New tariffs from China could impact soybean industry in Acadiana

Posted at 6:51 PM, Apr 05, 2018
and last updated 2018-04-05 19:51:48-04

On Wednesday, the Trump Administration unveiled a plan to place tariffs on $50 billion worth of China’s exports into the U.S.

China returned fire by matching tariffs on $50 billion worth of U.S. goods. One of the main targets was a 25 percent tariff on soybeans.

According to the USDA, soybean sales in Louisiana accounted for nearly 655 million dollars last year. There are 1.2 million acres devoted to growing soybeans and it’s the top crop in St. Landry Parish.

The President’s trade disputes are causing problems for some of his supporters.

St. Landry Parish farmer Stephen Quebedeaux’s sole crop is soybeans. Quebedeaux grows 3,200 acres of soybeans and it costs $200 dollars per acre for the seeds and fertilizer alone.

He’s invested everything into his soybean operation.

"If you can see him out there in the field,” said Quebedeaux as he gestured to one of his tractors. “That’s about $200,000 dollars you got rolling across the field. Plus you got labor and you got fuel. It’s not just something that just anybody can jump into."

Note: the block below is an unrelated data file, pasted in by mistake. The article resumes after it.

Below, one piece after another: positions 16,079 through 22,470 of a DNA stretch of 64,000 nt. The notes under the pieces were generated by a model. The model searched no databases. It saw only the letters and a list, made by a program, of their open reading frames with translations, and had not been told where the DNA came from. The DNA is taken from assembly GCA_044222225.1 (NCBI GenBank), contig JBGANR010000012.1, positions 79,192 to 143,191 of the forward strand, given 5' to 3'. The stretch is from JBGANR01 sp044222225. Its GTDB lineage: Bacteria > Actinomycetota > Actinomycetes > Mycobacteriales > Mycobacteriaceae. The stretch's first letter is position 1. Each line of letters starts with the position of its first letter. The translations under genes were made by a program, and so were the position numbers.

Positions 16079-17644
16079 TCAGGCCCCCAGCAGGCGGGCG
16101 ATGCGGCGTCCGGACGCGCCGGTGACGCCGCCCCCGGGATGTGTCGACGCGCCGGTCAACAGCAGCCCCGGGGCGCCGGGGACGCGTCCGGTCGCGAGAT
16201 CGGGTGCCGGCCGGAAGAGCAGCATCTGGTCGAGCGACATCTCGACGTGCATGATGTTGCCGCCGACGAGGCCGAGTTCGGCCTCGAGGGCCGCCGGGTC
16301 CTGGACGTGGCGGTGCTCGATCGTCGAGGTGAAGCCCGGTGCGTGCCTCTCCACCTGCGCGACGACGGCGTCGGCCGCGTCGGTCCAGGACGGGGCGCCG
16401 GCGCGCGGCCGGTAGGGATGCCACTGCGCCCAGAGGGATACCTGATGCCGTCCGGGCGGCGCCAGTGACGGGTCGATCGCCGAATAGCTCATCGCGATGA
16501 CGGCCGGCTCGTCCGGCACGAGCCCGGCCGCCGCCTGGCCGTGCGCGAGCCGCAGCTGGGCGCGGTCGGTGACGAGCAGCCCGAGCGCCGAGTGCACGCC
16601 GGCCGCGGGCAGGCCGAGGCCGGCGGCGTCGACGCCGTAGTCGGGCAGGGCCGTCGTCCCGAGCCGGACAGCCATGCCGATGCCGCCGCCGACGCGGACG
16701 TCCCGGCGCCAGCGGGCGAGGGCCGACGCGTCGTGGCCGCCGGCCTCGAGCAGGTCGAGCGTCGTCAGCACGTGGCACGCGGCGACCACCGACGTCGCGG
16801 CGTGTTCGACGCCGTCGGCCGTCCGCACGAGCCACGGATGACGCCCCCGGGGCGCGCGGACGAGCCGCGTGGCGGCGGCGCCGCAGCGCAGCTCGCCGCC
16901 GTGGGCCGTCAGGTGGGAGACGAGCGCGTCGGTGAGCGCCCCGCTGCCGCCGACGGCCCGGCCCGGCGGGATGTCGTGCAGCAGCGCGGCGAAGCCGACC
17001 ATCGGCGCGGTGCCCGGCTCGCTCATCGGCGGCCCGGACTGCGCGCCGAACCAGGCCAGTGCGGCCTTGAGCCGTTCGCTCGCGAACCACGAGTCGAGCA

With so much invested, Quebedeaux’s livelihood has already been affected by the trade disputes between the world’s two largest economies.  

"It was a forty-cent drop overnight trading. And, you know, us farmers need every penny we can get. A penny doesn’t sound like a lot to most people, but when you’re selling a hundred thousand bushels a year, every penny makes a difference,” explained Quebedeaux.

The trade skirmishes reflect President Trump’s promises on the campaign trail in 2016 to get tough on China. China uses access to its vast markets as leverage to push U.S. corporations to share their technology and trade secrets, known as intellectual property.

However, now some of the President’s supporters, like Quebedeaux, worry he’s putting policy over people.

"We all voted for him because we’re thinking he’s gonna do a good job. And, I know he’s playing hardball, but in the time of playing hardball he’s dealing with a lot of farmers’ lives,” said Quebedeaux.